Hard to look beyond Mullins for top trainer at Punchestown

Min and stable companion Un De Sceaux look to dominate Day One feature renewal

Trainer Willie Mullins with Burrows Saint after his runner took the BoyleSports Irish Grand National Chase. File photograph: PA Wire

Trainer Willie Mullins with Burrows Saint after his runner took the BoyleSports Irish Grand National Chase. File photograph: PA Wire

 

Willie Mullins begins the 2019 Punchestown festival with a 17th Leading Trainer prize at Ireland’s richest National Hunt festival already all but assured. Even a betting industry able to throw up a market on practically anything seems to draw the line when it comes to Mullins and the coming five days.

The champion trainer’s record 18 winners last year represented almost half of the festival’s races. They included a 9,802/1 six-timer on Day Two alone. It helped bring Mullins’s haul since 2010 to a staggering 108 winners in all. Those record 18 smashed his 2015 tally of 16 winners which included 10 of the dozen Grade One prizes. He was runner-up in the other two.

For the last two years Mullins has begun Punchestown in pursuit of Gordon Elliott for the trainers championship, on both occasions eventually overhauling his great rival.

This week he starts the pursuit of the lion’s share of more than €3.2 million in prize money on the back of a superb campaign that has seen him finally break his duck in the Cheltenham Gold Cup and last week’s Irish Grand National.

It means an unbridgeable lead of more than €1,000,000 in prize money on Elliott in the trainer’s title. There’s also the prospect of smashing through the €5 million mark for the season in Ireland, as well as sweeping past the 200-winner mark this term. So rather than futile betting on who’s going to be top trainer this week, a lot of the layers attention might wind up concentrated on getting the “right one” beaten when it comes to Mullins’s multiple big-race entries.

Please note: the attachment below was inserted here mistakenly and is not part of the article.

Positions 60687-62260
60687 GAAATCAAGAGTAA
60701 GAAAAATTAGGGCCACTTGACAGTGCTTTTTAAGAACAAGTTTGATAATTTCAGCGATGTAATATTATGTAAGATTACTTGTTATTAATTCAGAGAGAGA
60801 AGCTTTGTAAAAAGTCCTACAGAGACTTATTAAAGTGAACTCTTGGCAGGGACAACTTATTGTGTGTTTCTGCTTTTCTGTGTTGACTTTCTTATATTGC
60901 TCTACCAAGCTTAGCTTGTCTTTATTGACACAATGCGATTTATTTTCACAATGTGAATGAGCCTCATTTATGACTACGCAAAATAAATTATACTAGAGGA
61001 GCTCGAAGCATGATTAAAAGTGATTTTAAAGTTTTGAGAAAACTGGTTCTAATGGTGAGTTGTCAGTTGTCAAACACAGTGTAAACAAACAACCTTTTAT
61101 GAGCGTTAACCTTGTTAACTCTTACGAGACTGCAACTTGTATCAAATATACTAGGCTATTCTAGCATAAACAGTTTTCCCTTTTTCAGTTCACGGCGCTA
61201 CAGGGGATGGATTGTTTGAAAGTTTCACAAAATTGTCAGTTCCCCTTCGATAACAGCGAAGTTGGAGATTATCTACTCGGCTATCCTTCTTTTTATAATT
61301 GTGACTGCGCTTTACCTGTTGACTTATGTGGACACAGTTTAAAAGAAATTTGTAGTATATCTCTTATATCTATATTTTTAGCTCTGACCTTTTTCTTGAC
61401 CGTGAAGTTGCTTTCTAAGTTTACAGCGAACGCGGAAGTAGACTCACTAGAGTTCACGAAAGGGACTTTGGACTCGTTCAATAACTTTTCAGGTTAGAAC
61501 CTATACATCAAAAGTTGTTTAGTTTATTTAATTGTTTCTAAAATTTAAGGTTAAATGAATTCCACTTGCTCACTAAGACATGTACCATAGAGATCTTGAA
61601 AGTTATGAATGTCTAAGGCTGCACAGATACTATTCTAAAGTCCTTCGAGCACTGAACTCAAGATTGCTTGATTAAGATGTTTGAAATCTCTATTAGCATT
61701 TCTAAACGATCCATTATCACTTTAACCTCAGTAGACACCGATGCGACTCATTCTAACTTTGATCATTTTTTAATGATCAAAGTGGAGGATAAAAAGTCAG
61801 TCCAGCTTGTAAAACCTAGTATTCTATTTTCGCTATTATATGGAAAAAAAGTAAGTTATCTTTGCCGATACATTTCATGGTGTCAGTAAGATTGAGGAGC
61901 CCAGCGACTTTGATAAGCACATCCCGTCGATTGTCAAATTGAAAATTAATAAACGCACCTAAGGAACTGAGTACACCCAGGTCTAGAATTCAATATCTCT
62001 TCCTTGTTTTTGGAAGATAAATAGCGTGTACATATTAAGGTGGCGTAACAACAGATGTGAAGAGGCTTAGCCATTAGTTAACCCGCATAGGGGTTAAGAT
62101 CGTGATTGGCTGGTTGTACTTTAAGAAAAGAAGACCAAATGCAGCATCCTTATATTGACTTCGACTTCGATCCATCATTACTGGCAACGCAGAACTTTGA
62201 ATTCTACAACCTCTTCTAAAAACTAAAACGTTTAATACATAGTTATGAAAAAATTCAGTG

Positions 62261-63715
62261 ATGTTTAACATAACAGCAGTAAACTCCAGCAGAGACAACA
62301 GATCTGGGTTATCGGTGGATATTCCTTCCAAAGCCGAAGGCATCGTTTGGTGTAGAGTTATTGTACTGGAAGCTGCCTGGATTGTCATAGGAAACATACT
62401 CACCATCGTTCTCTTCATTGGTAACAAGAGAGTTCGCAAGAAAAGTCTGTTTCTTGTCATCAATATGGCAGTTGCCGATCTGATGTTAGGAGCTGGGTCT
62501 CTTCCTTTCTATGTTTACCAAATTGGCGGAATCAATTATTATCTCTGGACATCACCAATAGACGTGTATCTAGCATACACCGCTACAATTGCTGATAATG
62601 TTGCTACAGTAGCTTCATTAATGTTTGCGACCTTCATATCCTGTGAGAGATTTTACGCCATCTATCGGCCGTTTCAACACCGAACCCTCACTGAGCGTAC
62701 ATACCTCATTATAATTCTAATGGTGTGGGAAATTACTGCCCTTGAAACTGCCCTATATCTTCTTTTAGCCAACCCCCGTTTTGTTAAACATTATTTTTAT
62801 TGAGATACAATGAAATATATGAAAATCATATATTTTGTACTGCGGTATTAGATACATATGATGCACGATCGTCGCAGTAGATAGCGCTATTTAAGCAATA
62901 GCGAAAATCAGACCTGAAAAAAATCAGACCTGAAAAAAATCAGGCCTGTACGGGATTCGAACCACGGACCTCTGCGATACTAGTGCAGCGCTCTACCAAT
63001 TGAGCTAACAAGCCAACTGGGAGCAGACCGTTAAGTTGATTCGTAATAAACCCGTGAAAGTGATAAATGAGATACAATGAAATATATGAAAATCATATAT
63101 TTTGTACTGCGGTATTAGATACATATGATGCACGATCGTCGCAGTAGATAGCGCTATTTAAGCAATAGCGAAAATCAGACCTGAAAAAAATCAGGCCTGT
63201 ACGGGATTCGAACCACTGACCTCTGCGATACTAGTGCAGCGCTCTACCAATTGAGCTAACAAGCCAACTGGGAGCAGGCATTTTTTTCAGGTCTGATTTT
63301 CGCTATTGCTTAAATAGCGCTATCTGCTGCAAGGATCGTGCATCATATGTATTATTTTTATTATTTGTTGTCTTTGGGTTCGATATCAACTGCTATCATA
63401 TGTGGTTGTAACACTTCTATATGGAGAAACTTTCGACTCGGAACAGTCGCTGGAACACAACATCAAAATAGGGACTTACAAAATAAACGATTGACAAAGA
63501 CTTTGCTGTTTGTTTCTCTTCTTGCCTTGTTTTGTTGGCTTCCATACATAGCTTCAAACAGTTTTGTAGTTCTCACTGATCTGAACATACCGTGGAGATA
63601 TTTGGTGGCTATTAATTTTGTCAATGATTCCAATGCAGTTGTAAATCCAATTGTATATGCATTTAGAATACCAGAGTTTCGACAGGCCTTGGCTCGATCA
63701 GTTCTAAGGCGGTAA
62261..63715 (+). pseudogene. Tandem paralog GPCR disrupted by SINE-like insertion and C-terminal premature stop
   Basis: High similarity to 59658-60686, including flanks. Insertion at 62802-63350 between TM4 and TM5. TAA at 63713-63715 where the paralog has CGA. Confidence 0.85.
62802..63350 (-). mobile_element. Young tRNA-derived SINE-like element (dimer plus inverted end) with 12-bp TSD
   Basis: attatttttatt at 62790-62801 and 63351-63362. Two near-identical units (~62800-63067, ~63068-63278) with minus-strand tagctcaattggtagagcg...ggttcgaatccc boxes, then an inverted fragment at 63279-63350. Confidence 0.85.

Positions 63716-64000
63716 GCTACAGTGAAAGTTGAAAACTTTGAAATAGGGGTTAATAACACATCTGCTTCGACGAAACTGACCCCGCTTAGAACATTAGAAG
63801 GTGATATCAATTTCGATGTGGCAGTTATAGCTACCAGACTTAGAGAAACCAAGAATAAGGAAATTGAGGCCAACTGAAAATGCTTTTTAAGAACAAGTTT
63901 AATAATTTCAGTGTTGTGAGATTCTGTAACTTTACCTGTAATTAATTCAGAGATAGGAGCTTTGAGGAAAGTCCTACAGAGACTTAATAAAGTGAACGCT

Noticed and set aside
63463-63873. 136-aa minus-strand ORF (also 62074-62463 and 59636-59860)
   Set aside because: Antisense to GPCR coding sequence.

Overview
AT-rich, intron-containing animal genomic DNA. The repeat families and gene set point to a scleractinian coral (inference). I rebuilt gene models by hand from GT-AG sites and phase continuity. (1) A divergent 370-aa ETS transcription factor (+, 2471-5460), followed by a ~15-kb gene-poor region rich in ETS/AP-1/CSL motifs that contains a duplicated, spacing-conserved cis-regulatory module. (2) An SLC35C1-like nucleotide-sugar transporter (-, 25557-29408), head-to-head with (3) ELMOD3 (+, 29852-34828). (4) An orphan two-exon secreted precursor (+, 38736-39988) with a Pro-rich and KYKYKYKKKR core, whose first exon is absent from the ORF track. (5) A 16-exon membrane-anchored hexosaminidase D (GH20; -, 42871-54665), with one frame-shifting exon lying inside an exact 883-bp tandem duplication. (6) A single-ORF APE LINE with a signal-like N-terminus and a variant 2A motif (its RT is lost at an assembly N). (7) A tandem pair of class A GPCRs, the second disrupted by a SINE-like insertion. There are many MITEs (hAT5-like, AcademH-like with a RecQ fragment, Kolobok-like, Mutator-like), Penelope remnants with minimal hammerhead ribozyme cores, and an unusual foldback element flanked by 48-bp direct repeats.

Wednesday’s Gold Cup is dominated by the Mullins trio of Al Boum Photo, Kemboy and Bellshill. It’s hardly a solitary example of stable strength in depth. Half of the six runners in Tuesday’s Day One €300,000 feature, the Boylesports Champion Chase, are trained by Mullins, including Min whose two closest rivals in the betting are his stable companions.

Mullins has four of the six runners in the first Grade One of the week, the Herald Champion Novice Hurdle, where Klassical Dream is likely to start odds on to follow up his Supreme success at Cheltenham.

Four runners in the €60,000 handicap hurdle are among a dozen-strong Mullins team in all on Day One with the €140,000 purchase The West Awaits lurking as first reserve to get into the bumper.

Even by the exalted standards of the man who is the most successful trainer in festival history at Cheltenham it represents an intimidating show of strength for his opposition over the coming days.

“The horses seem in great form. All my jockeys are sound and . . . riding well. So with a bit of rain forecast what more could you ask for?” said Mullins. “A lot of my horses have had light campaigns so I’ll be keen to run them where I can.”

A year ago Un De Sceuax was a hugely popular fourth winner of the week’s top two-mile event and the 11-year-old stalwart is back for another crack at it now that ground conditions are a suitable “yielding”.

Paul Townend, who will be crowned champion jockey for the second time in his career this Saturday, takes the ride on Un De Sceaux given that Ruby Walsh has opted for Min.

Freed from the shadow of his old rival Altior, Min put up a superlative performance at Liverpool earlier this month, beating Politologue by 20 lengths in what looked a career-best performance.

He drops half a mile in trip, but that shouldn’t be an issue for this free-running sort who didn’t take at all to restraining tactics at Cheltenham.

Even though Min eventually won easily at Aintree there’s always the worry that such a performance might take time to get over in less than four weeks. However, a career-high rating of 172 is still tough to argue with.

Un De Sceaux didn’t look to fire on a cylinders at Cheltenham when beaten by Frodon in the Ryanair. But before that he made the record-breaking Altior stretch out in a memorable Tingle Creek at Sandown. A repeat of that effort will make the veteran no back number in a race where the third Mullins starter, Great Field, looks to have plenty to prove after falling on his last two starts.

As for the three others in the field, they all look to have uphill tasks on known evidence, much of which involves chasing home their Mullins-trained rivals elsewhere. Trying to beat them at the Punchestown festival may represent an even greater challenge.

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